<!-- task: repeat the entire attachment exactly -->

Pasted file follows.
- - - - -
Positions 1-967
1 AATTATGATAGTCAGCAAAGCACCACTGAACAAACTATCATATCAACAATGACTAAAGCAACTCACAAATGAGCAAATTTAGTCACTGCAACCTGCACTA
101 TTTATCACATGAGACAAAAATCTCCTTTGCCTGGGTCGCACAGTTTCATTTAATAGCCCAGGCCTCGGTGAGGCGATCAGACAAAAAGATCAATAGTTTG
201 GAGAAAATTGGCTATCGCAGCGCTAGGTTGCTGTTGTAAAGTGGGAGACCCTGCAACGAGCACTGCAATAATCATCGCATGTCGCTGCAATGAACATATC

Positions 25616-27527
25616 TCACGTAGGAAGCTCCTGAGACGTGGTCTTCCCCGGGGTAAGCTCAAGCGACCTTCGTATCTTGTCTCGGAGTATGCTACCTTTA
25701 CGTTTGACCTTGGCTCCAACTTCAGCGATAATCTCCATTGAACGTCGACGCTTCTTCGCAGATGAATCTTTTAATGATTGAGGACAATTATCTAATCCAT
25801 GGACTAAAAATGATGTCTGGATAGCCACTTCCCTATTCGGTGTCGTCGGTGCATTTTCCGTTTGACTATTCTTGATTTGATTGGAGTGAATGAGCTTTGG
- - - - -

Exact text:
Positions 1-967
1 AATTATGATAGTCAGCAAAGCACCACTGAACAAACTATCATATCAACAATGACTAAAGCAACTCACAAATGAGCAAATTTAGTCACTGCAACCTGCACTA
101 TTTATCACATGAGACAAAAATCTCCTTTGCCTGGGTCGCACAGTTTCATTTAATAGCCCAGGCCTCGGTGAGGCGATCAGACAAAAAGATCAATAGTTTG
201 GAGAAAATTGGCTATCGCAGCGCTAGGTTGCTGTTGTAAAGTGGGAGACCCTGCAACGAGCACTGCAATAATCATCGCATGTCGCTGCAATGAACATATC

Positions 25616-27527
25616 TCACGTAGGAAGCTCCTGAGACGTGGTCTTCCCCGGGGTAAGCTCAAGCGACCTTCGTATCTTGTCTCGGAGTATGCTACCTTTA
25701 CGTTTGACCTTGGCTCCAACTTCAGCGATAATCTCCATTGAACGTCGACGCTTCTTCGCAGATGAATCTTTTAATGATTGAGGACAATTATCTAATCCAT
25801 GGACTAAAAATGATGTCTGGATAGCCACTTCCCTATTCGGTGTCGTCGGTGCATTTTCCGTTTGACTATTCTTGATTTGATTGGAGTGAATGAGCTTTGG